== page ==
March 18, 2020
A simple Google search for the words “coronavirus” and “fraud” or “scam” unfortunately yields countless news stories, articles, and blog posts describing or warning against various scams, fraud, and price gouging occurring across the country since the outbreak of the coronavirus. On Monday, the Department of Justice took action and Attorney General Barr issued a memorandum to all U.S. Attorneys directing them to prioritize the detection, investigation, and prosecution of all criminal conduct related to the coronavirus pandemic (COVID-19).
Barr specifically noted that there have been reports of individuals and businesses selling fake cures for COVID-19, engaging in other forms of fraud, reports of phishing emails from entities posing as the World Health Organization or the Centers for Disease Control and Prevention, and reports of malware being inserted onto mobile apps designed to track the spread of the virus. These reported schemes have made news recently in the media. For example, a week ago the New York and Missouri attorneys general ordered famed televangelist Jim Bakker to cease making claims that his Silver Solution that he sold would eliminate the novel coronavirus. Over a month ago, the email security firm Proofpoint identified a series of phishing attempts directed at businesses vulnerable to coronavirus-caused trade disruption. It also seems likely that the sharp economic downturn that the coronavirus has sparked will lead to investigations into financial fraud.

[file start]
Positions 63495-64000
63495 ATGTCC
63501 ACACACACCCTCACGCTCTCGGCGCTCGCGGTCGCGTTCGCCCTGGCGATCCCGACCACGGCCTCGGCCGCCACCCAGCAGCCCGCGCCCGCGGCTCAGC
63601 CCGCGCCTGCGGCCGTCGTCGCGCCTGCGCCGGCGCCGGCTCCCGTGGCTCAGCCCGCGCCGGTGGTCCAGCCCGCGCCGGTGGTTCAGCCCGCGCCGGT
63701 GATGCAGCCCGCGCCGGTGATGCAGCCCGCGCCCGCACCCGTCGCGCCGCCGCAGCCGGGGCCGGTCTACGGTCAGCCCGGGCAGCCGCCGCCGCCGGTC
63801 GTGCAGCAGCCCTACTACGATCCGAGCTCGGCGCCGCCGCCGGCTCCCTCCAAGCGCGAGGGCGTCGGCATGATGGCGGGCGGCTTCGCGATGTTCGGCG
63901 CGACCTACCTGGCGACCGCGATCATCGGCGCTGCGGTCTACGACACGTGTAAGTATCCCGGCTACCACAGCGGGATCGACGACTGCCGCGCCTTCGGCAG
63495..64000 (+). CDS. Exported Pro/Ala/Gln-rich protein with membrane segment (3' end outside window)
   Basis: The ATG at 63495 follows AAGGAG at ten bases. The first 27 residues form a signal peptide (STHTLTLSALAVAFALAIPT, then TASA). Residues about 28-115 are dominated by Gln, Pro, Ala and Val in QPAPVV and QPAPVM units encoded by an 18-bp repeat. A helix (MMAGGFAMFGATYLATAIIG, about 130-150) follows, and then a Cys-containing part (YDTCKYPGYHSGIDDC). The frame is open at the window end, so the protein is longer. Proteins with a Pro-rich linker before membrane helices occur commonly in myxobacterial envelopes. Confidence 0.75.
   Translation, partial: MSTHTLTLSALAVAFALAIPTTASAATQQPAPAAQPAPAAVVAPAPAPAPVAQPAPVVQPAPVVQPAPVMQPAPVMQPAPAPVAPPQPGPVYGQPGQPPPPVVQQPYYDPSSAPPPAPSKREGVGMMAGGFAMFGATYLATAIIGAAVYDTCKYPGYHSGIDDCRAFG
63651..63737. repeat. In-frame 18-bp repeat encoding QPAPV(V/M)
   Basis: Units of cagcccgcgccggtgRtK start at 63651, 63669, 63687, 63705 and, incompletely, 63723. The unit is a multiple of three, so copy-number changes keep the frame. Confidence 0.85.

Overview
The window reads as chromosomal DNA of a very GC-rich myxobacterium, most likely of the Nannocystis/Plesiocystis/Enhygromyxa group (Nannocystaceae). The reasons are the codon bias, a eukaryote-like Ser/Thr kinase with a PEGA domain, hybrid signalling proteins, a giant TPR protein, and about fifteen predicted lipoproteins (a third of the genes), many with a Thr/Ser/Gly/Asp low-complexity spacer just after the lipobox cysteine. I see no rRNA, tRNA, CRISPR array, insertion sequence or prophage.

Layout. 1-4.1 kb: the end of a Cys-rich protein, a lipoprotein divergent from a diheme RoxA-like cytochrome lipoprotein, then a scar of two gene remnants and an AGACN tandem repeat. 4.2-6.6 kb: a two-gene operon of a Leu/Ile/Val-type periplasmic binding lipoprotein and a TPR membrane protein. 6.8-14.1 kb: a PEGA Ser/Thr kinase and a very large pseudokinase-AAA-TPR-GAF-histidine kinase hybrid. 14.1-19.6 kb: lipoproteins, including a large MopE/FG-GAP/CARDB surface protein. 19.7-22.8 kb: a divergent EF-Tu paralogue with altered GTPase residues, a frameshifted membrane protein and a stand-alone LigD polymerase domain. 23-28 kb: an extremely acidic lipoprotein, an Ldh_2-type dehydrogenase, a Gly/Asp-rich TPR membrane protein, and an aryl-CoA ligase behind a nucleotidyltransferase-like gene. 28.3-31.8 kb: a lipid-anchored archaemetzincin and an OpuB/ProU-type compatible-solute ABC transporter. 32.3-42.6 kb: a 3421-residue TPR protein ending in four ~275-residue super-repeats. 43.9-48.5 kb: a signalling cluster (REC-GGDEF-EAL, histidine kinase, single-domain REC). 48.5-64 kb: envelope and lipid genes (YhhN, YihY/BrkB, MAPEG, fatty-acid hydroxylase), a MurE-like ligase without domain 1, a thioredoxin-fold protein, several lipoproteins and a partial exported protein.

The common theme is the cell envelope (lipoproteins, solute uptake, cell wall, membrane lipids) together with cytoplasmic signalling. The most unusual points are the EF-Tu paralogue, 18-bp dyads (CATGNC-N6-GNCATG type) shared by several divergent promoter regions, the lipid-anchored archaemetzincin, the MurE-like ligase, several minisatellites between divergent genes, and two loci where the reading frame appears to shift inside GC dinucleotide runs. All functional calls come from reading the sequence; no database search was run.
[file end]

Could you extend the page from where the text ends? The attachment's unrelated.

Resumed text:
It is likely that the coronavirus will have a substantial effect on the types and volumes of cases that the DOJ brings in the coming weeks and months. As businesses shutter and daily life comes to a near standstill in some parts of the country, including a potential shelter in place order coming to the economic capital of the world (New York City) in the next 24-48 hours, it is unclear how long this will last. Attorney General Barr’s memorandum, however, is a reminder that while much of the country is at home, the DOJ will continue to seek out and prosecute those who “seek to profit from public panic” and that they will be vigilant to guard against any such conduct. We expect to start to see the DOJ’s new enforcement priorities play out in the coming weeks and months.
Nelson Mullins can help companies and individuals navigating the evolving regulatory and legal environment relating to the novel coronavirus. The White Collar Defense and Government Investigations Group has extensive experience responding to regulator inquiries and other government investigations, as well as representing clients in related criminal and civil litigation, including class action lawsuits.
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